THE SPREAD OF ENGLISH IN A GLOBAL WORLD
English, as a means of communication has become the world's "global" language. English is all over the world. Everywhere you go nowadays people seem to be speaking certain level of English. It can be seen wherever you travel - on the airports and train stations, on the road signs and advertisement, in hotels and restaurant menus, and even in the small shops. It comes with the British or American music and films, it comes with the news, which in many countries are produced in English.
Undoubtedly in the modern life the Internet and the media are the driving forces of this process. However the globalization of English language initially started at the end of the 19th Century with the invention of the telegraph, the device which first connected the world. Another very important factor is that 'language goes where power goes. There has been some suspicion around the world of the English speaking powers and their motives for the globalization of English' (Bragg, n.d.). The reason why English has been associated with world powers is that for the past two centuries the British Empire followed by the American Empire had been colonising the world, imposing their language on to the collonised population. Also, the industrial revolution and the advancement of the economics at that time are of great significance for the spread of the language.
In this essay I will focus on one of the burning questions on ' Whose English is it, anyway?' and will also review the role of the English language as a Lingua Franca.
(Rossi, 2007). Since English has become a global language, one of the main disputes is on whether it belongs to the native speakers of English any more. Naturally, such statements are very likely to provoke mixed feelings and concerns in many of the native English speakers.
Experts argue that now that English is widely used among speakers of other countries, it has become an International language and no body owns it anymore. 'Or rather, everyone who has learned it now owns it - has a share in it might be more accurate - and has the right to use it in the way they want' (Crystal, p.2).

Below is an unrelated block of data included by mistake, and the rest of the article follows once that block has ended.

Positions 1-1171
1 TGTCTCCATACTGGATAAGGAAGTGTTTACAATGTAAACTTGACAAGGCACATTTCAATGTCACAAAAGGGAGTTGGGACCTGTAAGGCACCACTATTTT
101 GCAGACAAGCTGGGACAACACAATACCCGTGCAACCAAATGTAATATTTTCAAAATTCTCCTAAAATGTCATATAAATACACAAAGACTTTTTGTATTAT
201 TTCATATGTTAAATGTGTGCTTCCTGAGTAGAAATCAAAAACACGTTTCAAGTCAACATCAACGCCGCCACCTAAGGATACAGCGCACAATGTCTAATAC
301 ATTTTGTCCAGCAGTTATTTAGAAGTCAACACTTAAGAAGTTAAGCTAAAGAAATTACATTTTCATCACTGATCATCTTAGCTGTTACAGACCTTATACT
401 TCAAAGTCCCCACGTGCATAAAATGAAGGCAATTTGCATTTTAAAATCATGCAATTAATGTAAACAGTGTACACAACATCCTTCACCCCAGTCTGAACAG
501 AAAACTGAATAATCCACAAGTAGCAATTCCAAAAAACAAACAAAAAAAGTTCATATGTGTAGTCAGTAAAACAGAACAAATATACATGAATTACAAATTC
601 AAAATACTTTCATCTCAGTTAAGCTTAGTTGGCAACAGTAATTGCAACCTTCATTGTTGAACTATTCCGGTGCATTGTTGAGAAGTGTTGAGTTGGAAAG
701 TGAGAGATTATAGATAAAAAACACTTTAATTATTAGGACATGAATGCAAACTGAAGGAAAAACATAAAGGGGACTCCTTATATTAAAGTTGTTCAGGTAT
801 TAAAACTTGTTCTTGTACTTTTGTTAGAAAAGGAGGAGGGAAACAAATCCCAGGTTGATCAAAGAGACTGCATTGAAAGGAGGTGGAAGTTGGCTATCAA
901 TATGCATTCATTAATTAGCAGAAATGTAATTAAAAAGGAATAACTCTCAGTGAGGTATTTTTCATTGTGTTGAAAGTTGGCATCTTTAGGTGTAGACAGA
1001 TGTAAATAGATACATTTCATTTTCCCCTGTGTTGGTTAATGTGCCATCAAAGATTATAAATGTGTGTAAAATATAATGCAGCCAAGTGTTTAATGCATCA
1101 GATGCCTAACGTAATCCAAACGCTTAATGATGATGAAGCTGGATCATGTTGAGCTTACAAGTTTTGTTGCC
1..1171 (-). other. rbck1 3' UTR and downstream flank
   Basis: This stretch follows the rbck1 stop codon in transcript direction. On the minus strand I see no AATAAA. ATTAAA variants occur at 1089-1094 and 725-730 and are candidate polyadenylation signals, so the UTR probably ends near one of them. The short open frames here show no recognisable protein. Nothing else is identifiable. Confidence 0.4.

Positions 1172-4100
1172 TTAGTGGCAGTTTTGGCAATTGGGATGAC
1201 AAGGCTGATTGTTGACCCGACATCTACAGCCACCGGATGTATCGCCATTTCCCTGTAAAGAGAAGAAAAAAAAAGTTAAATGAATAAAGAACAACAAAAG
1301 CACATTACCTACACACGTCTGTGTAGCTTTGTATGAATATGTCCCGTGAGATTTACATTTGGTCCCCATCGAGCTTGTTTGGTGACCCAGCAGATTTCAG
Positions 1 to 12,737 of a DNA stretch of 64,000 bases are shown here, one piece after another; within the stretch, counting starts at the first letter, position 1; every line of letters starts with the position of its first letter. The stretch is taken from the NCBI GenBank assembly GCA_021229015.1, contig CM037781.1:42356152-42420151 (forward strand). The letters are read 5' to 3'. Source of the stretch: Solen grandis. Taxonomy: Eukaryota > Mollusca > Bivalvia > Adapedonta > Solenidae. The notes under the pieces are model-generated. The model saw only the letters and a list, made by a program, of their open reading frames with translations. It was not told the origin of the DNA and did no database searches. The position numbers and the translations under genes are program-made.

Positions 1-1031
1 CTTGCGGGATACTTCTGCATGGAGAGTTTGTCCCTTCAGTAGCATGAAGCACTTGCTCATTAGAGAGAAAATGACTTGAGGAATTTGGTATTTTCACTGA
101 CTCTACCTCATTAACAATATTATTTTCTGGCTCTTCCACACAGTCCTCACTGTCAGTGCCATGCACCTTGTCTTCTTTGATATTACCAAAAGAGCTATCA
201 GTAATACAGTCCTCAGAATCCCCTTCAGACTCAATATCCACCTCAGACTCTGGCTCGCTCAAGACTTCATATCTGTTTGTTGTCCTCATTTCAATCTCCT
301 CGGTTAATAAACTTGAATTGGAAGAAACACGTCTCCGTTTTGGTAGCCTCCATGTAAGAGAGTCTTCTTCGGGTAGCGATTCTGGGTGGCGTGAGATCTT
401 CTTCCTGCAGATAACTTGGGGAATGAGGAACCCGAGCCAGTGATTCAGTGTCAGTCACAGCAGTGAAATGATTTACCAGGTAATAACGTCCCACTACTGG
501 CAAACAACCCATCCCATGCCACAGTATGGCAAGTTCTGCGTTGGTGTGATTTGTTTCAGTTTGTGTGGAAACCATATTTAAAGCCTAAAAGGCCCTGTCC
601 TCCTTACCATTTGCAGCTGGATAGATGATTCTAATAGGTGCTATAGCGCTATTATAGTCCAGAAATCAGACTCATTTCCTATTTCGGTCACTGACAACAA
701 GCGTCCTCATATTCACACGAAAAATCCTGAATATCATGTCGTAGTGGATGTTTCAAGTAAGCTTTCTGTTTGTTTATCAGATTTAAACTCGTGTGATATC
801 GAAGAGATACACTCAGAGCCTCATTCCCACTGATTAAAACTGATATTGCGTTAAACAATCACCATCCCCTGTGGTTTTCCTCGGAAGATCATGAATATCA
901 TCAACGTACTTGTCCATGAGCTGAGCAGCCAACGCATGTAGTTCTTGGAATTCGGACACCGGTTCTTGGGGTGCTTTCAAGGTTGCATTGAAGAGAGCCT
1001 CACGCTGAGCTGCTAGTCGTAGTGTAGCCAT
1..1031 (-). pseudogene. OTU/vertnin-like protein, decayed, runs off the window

A letter to the Editor of New York Times states 'English, of all languages, does not belong to any specific group or nationality. Surely in a city as multilingual as New York, he cannot be harboring the fantasy that English is the exclusive possession of
it native speakers.'(Boletta, 1999)
At the present time there are far more non-native speakers of English in the world then native ones as around 350 million people speak English as their mother tongue, whereas it is thought that around 1.5 billion (Hurst, n.d) use it as a second or foreign language.
An important issue in this process is that many people use English over the Internet, where it is believed that around 80% of the data on the world's computers are stored in English.(Hurst, n.d) Although it is impossible to know exactly how many people use the Internet, according to Global Reach research agency there were more then 840 million Internet users in 2004-2005 and only 34 million of them were from Britain. As we can imagine this figures should be much higher by now. The statistics above clearly illustrate the vast amount of foreigners forced to learn and use English because of the Internet.
The outcome of the globalization of the language is that the majority of people who speak English around the world are non-native speakers. They have learned it as a second or subsequent language and use it to speak to each other. Therefore they are not really learning English as a Foreign Language (EFL), English to speak to native speakers, they are learning it more for international communication.
Consequently, 'a new pattern of usage is developing that doesn't look to native English speakers' (Bragg, n.d.). Linguists from around the world believe that this is leading to evolution of spoken English, whose structure, grammar and...
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